I want to make the tangled emotional mess of Kissed by God, the new documentary on the life of Andy Irons that I recently had a chance to see, bigger than it is – about the co-mingling of genius, madness, and religious ecstasy, or about the unknowability of another’s experience of the divine, or about how and when a sport transforms into art. But instead, I keep coming back to brain chemistry.
The late, great Andy Irons was surfing’s Vincent van Gogh. He was a mad genius who described riding a wave as being “kissed by God.” He too painted, with water, light, speed, and a stoke bordering on rage. He was also profoundly mentally ill, medicating his sickness with adrenaline, drugs, alcohol, rivalries, more drugs, and more adrenaline.
Since van Gogh went into his own death spiral in the late 19th century, we have been struggling to untangle the messy collision of creative genius, mental illness, addiction, and religious fervor. While this collision has produced many of the world’s greatest feats, especially in art and music, wild surf breaks also play regular host to driven geniuses trying to outrun their demons.
The filmmakers at TGR may have pioneered and perfected the adventure sports film, but Kissed by God was about as far as you can get from fist-pumping ski or surf porn. This, by sharpest contrast, is the morning-after film — a deadly serious hangover cure for too many kinds of drugs to keep one’s demons at bay. It is a tear-stained homage, befuddled in places by blinding pain, to someone who feels less like a surf hero than a fallen rock star, or poet, or, well, painter. While much has been made about the exact circumstances of and accountability for his death, what this film accomplished was to re-open those wounds, showing instead exactly how and why so many people were desperate to blame anyone but Irons – or his now obvious mental illness and addiction – for the ugly circumstances of his death.
Irons was surrounded by a huge entourage of friends, apologists, users, and unwitting enablers. His widow, Lyndie, says she was trying to “protect” Andy by not letting anyone see or know what was really going on with him, in between all the great victories and wild victory parties. And so it goes for gifted, charismatic addicts, from van Gogh’s beleaguered and enabling brother to the drug running roadies for the latest dead rock star.
And this may be why so much of this film feels like a ripped and tanned version of VH-1’s Behind the Music. We’ve now seen Andy in full-blown manic episodes and yucking it up with his entourage in the hyper-tribal Kauai crew that surrounded and defended him to the end. But we also finally got to see an agonizing minute of video, shot from above of Irons curled up in the fetal position on the floor: this gifted, beautiful, adored young man, his body nearly catatonic, his wide, searching eyes filled with confusion and terror. The scene is eerily reminiscent of the first pictures we had of Kurt Cobain after his suicide, viewed down through a window at his legs on the floor, and for good reason: the “tortured artist and his demons” narrative is the old-fashioned way of lumping creative genius, mental illness, addiction, and divine contact (both the good and bad kind) into a manageable construct.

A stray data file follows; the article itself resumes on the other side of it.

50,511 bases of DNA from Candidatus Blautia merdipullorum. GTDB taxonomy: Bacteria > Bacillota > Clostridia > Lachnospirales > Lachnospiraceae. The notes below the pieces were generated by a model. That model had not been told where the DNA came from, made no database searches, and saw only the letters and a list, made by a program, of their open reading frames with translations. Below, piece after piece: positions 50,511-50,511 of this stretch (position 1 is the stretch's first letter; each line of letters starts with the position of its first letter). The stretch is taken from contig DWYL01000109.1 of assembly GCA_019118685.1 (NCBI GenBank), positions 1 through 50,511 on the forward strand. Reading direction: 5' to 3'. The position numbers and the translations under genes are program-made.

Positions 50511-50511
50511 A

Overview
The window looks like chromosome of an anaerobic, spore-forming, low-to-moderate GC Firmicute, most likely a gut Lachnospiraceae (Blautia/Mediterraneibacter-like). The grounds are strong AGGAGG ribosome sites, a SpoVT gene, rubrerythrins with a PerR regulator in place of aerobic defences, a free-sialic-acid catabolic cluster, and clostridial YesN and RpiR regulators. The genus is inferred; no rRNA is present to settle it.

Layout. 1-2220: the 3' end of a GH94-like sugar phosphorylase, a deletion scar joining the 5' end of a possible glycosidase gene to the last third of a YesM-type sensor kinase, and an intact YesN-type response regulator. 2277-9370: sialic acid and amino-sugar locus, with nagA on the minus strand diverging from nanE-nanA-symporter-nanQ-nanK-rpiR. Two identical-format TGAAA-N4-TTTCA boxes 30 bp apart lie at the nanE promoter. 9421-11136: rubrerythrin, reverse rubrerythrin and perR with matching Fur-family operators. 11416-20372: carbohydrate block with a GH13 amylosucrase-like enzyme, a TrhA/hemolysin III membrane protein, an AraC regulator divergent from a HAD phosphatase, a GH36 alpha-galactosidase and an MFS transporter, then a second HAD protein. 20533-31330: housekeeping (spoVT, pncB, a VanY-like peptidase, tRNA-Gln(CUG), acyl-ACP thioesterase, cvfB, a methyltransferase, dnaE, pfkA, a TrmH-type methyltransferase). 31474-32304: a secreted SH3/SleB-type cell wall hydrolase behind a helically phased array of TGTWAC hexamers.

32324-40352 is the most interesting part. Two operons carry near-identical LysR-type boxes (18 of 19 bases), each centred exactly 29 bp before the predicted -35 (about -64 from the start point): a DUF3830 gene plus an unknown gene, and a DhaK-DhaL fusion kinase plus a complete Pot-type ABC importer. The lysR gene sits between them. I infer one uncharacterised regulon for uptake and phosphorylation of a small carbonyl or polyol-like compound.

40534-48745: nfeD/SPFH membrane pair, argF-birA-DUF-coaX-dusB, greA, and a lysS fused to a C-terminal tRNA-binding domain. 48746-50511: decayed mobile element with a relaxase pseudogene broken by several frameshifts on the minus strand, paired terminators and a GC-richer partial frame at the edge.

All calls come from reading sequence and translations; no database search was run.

Unlike most competitive surfers who strive for economy and fluidity in their surfing – the ones who “make it look easy” – Irons did the exact opposite: he made it look hard, scary, dangerous. He didn’t just ride barrels; he unfurled himself upright in the green room, gazing upward to marvel at something only he could see, like Jackson Pollock before a great void of canvas, except the canvas was moving.
Or was it just the drugs?
For all of his genius, Andy Irons was also an opioid addict. And in the time it takes you to read this, another American who has none of Irons’ gifts but is loved all the same by those around him will be dead from the same thing. That’s what made finally telling Andy’s story an important public service announcement. His life and death are as much a PSA about bipolar disorder, a diagnosis made worse by the fact that many of its symptoms, when masked by drugs, or “stoke,” or denial, are actually celebrated. When people suffering from bipolar are “up,” they can be way up: creative, funny, inspiring, charismatic. When the symptoms worsen, they become delusional, self-aggrandizing, obsessive. Andy Irons was all of those things.
Kissed by God also zoomed in, right to the edge of discomfort for the subject (and us), on the interior lives of the people he left behind. But in the end, we still haven’t been given answers to some of our (or at least my) biggest questions — about the collision of genius, madness, religious ecstasy, and drug addiction — beyond exploring each as a factor and leaving us to sort them out. Rather, it serves as a permanent memorial service, a belated chance for all to grieve: those who loved Irons and could not save him; those of us who were captivated and inspired by his surfing and shocked, confused, and angered by his death.
Who among us has lost someone we loved to opioids? Who among us has lost someone to an undiagnosed mental illness, just pieced together thanks to the clear and concise medical information in this film, recognizing finally in the ghost of Andy Irons their own lost brother, friend, or lover?
Those gathered for Vincent van Gogh’s funeral did so in the room in the inn where he died at age 37; the church would not bury him because his death was a suicide. His body and his loved ones were surrounded by the last of his paintings, which were still drying on the walls. Andy Irons: Kissed by God, which gathers Irons greatest works into one place, feels like the same kind of funeral, committed forever to film.
Andy Irons was indeed a great artist and a deeply haunted man.